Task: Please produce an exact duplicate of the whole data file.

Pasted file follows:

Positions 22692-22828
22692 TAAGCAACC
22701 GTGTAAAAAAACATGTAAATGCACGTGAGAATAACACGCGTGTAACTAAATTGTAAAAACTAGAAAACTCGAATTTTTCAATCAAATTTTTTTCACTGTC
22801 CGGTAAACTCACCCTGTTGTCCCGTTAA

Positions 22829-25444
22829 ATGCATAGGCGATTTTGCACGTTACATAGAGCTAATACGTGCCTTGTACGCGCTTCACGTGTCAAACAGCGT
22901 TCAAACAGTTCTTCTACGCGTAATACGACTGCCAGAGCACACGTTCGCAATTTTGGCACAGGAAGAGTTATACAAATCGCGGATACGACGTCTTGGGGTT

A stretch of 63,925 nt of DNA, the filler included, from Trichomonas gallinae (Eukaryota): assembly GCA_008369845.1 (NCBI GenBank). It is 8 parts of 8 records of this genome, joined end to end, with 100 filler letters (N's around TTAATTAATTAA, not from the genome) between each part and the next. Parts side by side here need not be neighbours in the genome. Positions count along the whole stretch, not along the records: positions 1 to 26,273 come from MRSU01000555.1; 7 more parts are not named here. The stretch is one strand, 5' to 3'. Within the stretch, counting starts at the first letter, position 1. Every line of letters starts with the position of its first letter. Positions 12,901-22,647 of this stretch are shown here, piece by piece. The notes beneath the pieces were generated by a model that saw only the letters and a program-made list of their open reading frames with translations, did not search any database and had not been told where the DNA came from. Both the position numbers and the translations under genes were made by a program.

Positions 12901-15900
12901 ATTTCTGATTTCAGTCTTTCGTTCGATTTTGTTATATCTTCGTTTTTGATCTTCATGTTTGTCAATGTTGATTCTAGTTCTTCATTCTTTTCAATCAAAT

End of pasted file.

Positions 22692-22828
22692 TAAGCAACC
22701 GTGTAAAAAAACATGTAAATGCACGTGAGAATAACACGCGTGTAACTAAATTGTAAAAACTAGAAAACTCGAATTTTTCAATCAAATTTTTTTCACTGTC
22801 CGGTAAACTCACCCTGTTGTCCCGTTAA

Positions 22829-25444
22829 ATGCATAGGCGATTTTGCACGTTACATAGAGCTAATACGTGCCTTGTACGCGCTTCACGTGTCAAACAGCGT
22901 TCAAACAGTTCTTCTACGCGTAATACGACTGCCAGAGCACACGTTCGCAATTTTGGCACAGGAAGAGTTATACAAATCGCGGATACGACGTCTTGGGGTT

A stretch of 63,925 nt of DNA, the filler included, from Trichomonas gallinae (Eukaryota): assembly GCA_008369845.1 (NCBI GenBank). It is 8 parts of 8 records of this genome, joined end to end, with 100 filler letters (N's around TTAATTAATTAA, not from the genome) between each part and the next. Parts side by side here need not be neighbours in the genome. Positions count along the whole stretch, not along the records: positions 1 to 26,273 come from MRSU01000555.1; 7 more parts are not named here. The stretch is one strand, 5' to 3'. Within the stretch, counting starts at the first letter, position 1. Every line of letters starts with the position of its first letter. Positions 12,901-22,647 of this stretch are shown here, piece by piece. The notes beneath the pieces were generated by a model that saw only the letters and a program-made list of their open reading frames with translations, did not search any database and had not been told where the DNA came from. Both the position numbers and the translations under genes were made by a program.

Positions 12901-15900
12901 ATTTCTGATTTCAGTCTTTCGTTCGATTTTGTTATATCTTCGTTTTTGATCTTCATGTTTGTCAATGTTGATTCTAGTTCTTCATTCTTTTCAATCAAAT